Author: E. Garfield
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  • 1 Institute for Scientific Information 3501 Market Street 19104 Philadelphia PA USA
  • | 2 The Scientist 3600 Market Street 19104 Philadelphia PA USA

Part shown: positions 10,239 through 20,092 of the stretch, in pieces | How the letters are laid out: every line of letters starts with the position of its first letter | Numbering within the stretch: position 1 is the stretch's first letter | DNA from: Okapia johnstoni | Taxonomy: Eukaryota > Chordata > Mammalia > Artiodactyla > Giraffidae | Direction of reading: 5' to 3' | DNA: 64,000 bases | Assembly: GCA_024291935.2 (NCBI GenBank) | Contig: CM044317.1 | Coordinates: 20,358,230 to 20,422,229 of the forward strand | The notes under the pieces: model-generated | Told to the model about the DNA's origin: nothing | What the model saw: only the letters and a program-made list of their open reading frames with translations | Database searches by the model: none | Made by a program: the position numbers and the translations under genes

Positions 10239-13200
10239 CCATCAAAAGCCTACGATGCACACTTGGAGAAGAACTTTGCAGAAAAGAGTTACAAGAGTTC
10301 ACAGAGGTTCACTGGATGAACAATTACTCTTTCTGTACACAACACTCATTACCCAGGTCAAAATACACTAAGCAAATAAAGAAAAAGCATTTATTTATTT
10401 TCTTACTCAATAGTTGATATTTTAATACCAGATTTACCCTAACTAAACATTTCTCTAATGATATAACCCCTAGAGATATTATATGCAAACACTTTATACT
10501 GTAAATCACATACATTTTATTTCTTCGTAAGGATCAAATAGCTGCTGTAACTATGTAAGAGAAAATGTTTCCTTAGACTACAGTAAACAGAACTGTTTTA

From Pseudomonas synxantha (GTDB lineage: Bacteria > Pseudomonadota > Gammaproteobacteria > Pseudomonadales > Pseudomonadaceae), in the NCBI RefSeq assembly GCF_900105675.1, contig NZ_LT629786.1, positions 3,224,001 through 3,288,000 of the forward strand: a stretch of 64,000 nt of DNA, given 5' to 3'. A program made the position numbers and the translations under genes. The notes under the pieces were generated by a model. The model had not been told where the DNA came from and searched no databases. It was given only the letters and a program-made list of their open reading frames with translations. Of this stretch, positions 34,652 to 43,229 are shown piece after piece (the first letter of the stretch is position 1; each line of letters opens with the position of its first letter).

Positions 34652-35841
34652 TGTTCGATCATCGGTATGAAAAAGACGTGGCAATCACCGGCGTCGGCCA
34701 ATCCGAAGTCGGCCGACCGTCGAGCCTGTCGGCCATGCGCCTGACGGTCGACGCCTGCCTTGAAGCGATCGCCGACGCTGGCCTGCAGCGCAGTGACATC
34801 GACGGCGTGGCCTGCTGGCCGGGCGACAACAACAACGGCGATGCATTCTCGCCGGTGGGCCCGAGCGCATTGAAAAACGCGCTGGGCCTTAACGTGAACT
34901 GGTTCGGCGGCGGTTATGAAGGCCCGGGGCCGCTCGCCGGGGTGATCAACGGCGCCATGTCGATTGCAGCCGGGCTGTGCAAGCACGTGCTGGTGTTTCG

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Theories of citation are as elusive as theories of information science, which have been debated for decades. But as a basis for discussion I offer the term citationology as the theory and practice of citation, including its derivative disciplines citation analysis and bibliometrics Several maxims, commandments if you will, have been enunciated. References are the results of a specialized symbolic language with a citation syntax and grammar. References, like words, have multiple meanings which are related to the aposteriori quality of citation indexes. Therefore, citation relevance cannot be predicted. Mathematical microtheories in bibliometrics abound, including the apposite laws of scattering and concentration. Citation behavior is a vast sub-set of citation theory, which like citation typology, can never be complete. Deviant citation behavior preoccupies certain authors but it is rarely significant in well-designed citation analyses, where proper cohorts are defined. Myths about uncitedness and the determinants of impact are discussed, as well as journal impact factors as surrogates and observations on scientists of Nobel Class. After two years at Johns Hopkins investigating “machine documentation,” and another year as a student of library science, I became, fortuitously, a documentation consultant. By 1954, I called myself an information engineer, which was an apt description of my professional consulting activities. However, Pennsylvania licensing law requires that engineers be graduates of engineering schools. So I became an information scientist! I've never thought of myself as an information theoretician and have been skeptical about a need for a theory of information science. I've practiced information science and engineering without explicit theoretical support. But undoubtedly there are underlying principles which can guide information scientists who, like myself, could be called “citationists” or “citationologists”. If there is a theory and practice of citation, it should probably be called citationology.